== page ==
The Third Wave: Recognition in media


Emma Cockerell and Stephanie Lee

The Third Wave experiment, a simulation carried out by Cubberley High School teacher Ron Jones in which he turned his classroom into an authoritarian regime to demonstrate Hitler’s rise to power, has gained international recognition and fame since the experiment was conducted in 1967. (Main story about the Third Wave here.)

It was adapted into a 1981 TV special, a young-adult novel called The Wave by author Todd Strasser, and has inspired many international plays over the years. Die Welle, a 2008 German socio-political thriller based on the experiment, garnered $26 million at the box office.

Mark Hancock, a student of Jones’ at the time of the experiment, has met German students who studied the experiment as part of their core curriculum, while Jones receives emails from students in Berlin asking for help with their Third-Wave-related homework. He has also received emails from students in China who furtively read about the Third Wave in fear of the government’s prying eyes.  

The most common form of correspondence that he receives, however, comes in the form of emails from teachers, students and reality shows asking him for permission to replicate the experiment. They wonder if the 50 years that have elapsed since mean that they will elicit a different response.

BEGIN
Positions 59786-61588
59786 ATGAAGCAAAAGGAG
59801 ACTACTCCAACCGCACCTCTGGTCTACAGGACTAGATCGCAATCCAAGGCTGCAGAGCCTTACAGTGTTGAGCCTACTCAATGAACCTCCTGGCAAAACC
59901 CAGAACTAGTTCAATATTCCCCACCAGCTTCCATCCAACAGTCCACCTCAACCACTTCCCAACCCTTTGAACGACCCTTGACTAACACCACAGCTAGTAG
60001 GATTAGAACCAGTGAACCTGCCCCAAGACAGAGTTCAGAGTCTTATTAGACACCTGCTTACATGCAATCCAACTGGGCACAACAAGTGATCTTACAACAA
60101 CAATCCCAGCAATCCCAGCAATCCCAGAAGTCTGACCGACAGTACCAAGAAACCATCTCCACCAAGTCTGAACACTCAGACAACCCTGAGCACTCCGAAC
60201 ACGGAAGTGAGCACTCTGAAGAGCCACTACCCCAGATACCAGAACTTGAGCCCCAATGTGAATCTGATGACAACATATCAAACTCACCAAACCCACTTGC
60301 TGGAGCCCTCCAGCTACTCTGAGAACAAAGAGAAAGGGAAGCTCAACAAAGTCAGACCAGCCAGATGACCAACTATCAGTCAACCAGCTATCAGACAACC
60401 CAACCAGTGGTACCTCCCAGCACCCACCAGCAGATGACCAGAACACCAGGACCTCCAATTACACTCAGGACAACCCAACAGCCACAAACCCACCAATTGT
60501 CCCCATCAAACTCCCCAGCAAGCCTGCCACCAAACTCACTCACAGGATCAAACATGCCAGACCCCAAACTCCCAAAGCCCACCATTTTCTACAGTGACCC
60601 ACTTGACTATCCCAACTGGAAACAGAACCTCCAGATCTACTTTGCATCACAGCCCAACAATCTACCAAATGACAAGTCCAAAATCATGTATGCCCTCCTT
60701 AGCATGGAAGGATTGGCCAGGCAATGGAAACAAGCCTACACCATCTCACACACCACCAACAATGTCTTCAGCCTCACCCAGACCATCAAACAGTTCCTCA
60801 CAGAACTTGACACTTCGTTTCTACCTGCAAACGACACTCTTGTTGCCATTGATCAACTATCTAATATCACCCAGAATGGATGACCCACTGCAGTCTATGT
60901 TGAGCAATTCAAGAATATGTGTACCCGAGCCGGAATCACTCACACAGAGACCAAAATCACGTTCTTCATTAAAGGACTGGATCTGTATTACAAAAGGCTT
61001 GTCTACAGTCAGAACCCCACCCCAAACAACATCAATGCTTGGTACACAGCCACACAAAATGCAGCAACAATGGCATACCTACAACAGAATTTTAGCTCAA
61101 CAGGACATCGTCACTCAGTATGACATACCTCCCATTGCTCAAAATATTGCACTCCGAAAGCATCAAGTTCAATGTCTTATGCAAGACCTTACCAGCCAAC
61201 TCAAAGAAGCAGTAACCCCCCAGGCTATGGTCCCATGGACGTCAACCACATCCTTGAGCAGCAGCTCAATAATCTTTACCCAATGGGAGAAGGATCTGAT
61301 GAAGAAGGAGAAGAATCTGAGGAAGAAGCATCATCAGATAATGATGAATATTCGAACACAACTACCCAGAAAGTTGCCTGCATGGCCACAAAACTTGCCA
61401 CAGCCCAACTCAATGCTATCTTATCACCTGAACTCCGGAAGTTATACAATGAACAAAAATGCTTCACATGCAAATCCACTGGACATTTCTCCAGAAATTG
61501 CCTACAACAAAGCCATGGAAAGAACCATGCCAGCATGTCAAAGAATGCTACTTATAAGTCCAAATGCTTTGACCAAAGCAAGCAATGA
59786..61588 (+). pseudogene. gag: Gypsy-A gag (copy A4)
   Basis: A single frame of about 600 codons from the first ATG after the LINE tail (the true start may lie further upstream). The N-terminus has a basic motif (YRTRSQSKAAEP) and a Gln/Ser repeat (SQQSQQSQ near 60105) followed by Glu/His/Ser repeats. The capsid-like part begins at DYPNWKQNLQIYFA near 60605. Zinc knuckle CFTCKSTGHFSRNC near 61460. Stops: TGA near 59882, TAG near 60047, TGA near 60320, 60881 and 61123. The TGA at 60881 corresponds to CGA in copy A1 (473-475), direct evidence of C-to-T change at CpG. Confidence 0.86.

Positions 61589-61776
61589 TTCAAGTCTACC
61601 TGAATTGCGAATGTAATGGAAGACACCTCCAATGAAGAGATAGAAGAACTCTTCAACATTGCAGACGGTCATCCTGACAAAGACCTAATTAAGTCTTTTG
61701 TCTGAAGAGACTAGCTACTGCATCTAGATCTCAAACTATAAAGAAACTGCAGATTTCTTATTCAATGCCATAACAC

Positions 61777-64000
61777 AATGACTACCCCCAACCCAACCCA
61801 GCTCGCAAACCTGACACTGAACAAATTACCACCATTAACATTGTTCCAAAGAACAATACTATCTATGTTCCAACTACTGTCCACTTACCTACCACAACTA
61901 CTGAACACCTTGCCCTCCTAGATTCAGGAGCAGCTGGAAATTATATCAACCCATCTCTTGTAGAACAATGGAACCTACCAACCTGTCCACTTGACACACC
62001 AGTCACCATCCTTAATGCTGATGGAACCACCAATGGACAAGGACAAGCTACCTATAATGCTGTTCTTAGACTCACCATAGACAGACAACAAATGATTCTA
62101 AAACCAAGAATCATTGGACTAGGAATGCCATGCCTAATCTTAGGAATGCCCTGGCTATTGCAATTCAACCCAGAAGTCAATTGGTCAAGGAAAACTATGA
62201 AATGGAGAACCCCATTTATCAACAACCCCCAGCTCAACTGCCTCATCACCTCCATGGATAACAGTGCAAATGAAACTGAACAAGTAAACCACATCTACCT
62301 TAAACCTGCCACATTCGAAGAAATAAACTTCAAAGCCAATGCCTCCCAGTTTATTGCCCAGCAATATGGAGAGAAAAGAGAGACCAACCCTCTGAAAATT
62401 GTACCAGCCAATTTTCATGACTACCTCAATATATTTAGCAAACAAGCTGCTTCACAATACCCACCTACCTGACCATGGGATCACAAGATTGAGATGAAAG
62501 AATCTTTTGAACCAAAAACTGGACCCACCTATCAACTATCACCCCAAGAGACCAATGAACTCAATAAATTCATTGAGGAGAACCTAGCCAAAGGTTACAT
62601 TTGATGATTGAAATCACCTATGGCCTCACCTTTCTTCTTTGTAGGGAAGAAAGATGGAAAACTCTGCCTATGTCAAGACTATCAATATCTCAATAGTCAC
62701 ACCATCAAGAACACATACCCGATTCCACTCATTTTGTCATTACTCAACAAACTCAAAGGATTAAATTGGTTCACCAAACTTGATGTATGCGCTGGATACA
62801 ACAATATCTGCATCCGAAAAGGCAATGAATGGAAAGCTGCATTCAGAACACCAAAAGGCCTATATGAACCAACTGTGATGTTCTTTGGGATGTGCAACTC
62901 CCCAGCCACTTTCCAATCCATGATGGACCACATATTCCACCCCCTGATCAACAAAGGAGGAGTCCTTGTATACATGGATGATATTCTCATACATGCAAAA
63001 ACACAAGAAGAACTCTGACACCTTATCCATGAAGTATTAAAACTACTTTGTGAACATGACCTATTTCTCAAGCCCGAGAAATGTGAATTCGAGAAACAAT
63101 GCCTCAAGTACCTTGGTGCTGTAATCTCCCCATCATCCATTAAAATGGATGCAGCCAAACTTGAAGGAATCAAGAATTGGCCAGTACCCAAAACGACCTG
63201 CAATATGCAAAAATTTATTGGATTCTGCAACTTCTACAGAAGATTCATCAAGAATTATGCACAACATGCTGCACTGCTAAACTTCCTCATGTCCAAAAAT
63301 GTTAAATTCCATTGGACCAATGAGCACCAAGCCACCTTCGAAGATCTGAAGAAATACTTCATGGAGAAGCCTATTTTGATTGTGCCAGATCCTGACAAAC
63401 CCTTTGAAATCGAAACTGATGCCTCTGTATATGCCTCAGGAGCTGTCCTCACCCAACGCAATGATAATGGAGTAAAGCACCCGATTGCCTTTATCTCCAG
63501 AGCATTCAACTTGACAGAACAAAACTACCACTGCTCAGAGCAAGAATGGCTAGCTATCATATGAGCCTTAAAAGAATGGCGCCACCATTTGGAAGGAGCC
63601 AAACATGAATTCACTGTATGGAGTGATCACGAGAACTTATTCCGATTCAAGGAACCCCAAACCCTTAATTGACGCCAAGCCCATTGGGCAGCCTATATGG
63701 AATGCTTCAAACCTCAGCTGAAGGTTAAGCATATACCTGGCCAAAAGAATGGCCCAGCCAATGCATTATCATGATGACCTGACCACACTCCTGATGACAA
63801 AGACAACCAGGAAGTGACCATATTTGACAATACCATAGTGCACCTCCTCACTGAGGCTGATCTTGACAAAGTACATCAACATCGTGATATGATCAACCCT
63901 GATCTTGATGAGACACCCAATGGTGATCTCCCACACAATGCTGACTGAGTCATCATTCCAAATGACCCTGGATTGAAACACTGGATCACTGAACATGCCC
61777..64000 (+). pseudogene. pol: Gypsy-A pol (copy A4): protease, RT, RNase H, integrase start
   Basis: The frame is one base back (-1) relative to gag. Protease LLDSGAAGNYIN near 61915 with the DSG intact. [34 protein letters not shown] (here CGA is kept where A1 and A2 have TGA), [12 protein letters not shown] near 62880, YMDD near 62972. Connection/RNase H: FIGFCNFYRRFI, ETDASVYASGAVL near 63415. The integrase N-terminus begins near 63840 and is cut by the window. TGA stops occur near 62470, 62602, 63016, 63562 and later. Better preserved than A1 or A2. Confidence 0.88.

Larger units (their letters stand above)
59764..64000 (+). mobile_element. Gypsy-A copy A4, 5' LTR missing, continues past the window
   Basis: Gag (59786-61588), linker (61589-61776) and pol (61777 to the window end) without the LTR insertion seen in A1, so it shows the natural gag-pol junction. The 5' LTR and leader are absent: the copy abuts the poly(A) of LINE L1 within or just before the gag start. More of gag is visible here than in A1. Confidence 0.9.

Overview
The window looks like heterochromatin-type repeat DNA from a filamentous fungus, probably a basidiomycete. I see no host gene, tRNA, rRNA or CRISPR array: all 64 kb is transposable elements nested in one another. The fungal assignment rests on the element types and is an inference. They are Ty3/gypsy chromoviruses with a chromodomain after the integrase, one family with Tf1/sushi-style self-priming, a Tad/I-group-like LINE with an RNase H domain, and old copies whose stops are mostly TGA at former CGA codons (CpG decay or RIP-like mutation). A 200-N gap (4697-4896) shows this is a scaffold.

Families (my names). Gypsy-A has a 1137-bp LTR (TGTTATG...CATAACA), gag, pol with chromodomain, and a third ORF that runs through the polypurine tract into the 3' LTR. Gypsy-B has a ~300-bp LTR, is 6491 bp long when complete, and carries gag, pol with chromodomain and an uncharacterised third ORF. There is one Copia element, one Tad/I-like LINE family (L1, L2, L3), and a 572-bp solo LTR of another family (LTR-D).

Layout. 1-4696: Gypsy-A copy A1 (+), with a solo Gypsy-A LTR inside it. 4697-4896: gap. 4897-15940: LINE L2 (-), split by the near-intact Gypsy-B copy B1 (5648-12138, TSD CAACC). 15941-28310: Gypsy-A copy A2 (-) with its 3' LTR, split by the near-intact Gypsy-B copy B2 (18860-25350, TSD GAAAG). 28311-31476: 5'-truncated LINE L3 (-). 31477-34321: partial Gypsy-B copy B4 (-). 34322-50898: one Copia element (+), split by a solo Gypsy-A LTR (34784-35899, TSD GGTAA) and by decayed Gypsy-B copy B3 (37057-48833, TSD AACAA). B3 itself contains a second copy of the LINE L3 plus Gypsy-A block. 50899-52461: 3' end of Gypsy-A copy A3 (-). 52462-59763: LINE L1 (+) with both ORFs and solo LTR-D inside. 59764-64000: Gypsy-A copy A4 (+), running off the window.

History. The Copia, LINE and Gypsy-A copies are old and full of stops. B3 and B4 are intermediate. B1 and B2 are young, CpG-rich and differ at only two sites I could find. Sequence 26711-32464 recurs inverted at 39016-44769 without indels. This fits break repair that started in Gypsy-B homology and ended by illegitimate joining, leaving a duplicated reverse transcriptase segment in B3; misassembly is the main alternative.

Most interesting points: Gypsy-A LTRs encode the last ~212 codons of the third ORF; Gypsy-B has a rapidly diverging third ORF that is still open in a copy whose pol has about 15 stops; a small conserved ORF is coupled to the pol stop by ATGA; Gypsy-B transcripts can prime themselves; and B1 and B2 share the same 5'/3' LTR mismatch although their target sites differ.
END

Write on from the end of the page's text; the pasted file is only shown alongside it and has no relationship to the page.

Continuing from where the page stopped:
Jones has accepted the recognition he receives as a part of life, the unavoidable consequence of the actions of his former self. But if he were to go back in time, Jones says, he would never have instigated the experiment.

“There is this tendency to reduce everything to entertainment … why do you want to again humiliate children and make them feel foolish?” Jones says. “I would never do it again. No. I often say work on something else. Work on democracy, decision making. Work on helping others, and making society better.”

Movie poster for “Lesson Plan.” See “Lesson Plan” website here. Photo: Lesson Plan.
Reflection article on the Third Wave by The Cubberley Catamount, published on Apr. 21 1967. Photo: The Catamount archives.
Book cover of “The Wave”, the book was a novelization of the 1981 movie. Photo: Laurel-Leaf

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